re: What's the deal with downing PHP development? VIEW POST


Let me start with a blatant opinion: I'd rather use PHP than pre-await Node for writing a web application, because callback-oriented development is stupid. Node only became worth using when they added async-await, and even with that you end up having to write wrappers for outdated parts of the standard library just to write straightforward code. JavaScript just isn't that good of a programming language anyway.

Now with that out of the way, PHP has two big problems:

  • It's inconsistent. Like, blatantly inconsistent, for no obvious reason. Some functions have prefixes like array_map($arr, $fn), some of them don't like sort($arr), some of them are not actually functions like empty($arr), and PHP has method call syntax, but doesn't use it for any of the array stuff. And parts of the standard library use CamelCase, while others use snake_case. The classes stdClass and DateTime are both in the standard library, too, just in case you were wondering what type of case class names should use.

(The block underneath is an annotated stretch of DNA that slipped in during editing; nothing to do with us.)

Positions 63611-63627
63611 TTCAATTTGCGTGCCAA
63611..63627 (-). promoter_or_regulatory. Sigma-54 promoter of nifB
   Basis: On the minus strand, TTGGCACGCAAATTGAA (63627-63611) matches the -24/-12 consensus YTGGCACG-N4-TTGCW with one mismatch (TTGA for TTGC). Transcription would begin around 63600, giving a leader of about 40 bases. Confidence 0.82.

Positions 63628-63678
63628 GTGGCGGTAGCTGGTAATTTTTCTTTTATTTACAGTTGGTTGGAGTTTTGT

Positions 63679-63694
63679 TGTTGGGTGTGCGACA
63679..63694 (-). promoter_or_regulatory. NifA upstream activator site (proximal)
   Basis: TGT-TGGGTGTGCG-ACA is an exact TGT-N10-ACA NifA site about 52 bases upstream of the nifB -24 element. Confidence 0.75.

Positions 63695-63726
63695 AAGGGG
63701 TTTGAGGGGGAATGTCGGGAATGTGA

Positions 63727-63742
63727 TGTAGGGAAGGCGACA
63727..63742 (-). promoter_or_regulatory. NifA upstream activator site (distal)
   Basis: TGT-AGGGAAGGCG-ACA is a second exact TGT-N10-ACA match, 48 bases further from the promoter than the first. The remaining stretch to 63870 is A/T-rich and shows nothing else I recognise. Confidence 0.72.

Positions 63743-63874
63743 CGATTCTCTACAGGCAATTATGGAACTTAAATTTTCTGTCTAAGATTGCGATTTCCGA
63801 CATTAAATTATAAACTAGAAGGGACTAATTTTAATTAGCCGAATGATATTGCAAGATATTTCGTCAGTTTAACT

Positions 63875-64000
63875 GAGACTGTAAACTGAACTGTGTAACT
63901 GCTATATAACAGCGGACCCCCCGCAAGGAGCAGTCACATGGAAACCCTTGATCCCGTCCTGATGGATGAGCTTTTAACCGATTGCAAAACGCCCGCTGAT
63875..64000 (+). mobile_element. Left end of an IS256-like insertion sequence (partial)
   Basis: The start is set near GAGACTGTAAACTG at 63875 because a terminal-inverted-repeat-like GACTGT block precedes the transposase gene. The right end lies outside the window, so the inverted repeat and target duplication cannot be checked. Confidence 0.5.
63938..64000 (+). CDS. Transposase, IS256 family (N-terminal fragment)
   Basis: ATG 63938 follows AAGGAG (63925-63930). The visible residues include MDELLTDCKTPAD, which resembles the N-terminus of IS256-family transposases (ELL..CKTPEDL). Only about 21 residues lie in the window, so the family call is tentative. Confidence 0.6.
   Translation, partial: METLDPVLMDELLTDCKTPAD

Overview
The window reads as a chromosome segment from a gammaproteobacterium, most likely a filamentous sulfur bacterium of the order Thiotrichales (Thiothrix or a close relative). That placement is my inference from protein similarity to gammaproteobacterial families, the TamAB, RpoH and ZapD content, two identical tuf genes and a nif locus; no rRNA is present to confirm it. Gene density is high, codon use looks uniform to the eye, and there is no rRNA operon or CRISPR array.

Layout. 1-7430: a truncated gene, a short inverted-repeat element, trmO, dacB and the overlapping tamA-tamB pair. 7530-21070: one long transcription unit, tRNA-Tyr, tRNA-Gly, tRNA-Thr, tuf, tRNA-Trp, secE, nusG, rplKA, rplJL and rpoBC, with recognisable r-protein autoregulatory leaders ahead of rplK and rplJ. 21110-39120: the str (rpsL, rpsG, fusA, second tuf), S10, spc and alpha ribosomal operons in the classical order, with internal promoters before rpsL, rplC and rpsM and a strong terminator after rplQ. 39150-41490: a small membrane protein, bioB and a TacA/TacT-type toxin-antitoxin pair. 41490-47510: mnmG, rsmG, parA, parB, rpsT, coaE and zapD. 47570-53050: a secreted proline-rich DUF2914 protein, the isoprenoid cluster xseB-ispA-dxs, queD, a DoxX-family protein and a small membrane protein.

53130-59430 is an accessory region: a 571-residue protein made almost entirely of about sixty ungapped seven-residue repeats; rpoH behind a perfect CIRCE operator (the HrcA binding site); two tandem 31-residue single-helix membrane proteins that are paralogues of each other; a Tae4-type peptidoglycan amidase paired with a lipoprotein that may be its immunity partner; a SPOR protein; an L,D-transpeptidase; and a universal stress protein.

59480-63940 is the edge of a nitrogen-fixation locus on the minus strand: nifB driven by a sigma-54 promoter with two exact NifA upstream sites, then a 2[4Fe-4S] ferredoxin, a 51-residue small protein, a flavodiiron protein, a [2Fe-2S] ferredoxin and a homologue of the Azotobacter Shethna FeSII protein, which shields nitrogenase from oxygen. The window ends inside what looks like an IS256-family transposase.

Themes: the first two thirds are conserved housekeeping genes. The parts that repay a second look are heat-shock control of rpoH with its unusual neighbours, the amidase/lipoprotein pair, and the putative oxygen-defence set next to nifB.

• Because of this, WordPress and Laravel both have equal claim to being "the PHP way" despite having such different coding styles. The better-respected Python, for example, has "there should ideally be one clearly correct way to do it" in its core manifesto.
    • Even other old crufty programming languages, like Java and C, are still able to at least follow consistent naming schemes (C always uses snake_case, Java has lowerSnakeCase variables and methods and UpperCamelCase classes).

  • It has built-in affordances that are unusable in large, well-tested codebases. Superglobals, for example, make any functions that use them much harder to test, and php.ini is just one more piece of the environment that can affect whether a piece of code works right or not. And when PHP starts writing warning messages to the browser that get interleaved with the rest of your HTML, stuff can get really, really broken, so you have to turn that off, too, in production.

    • The last big PHP app I worked on had a bunch of wrappers to try to work around this, and shipped a "use this php.ini" in the source repo for the same reason.
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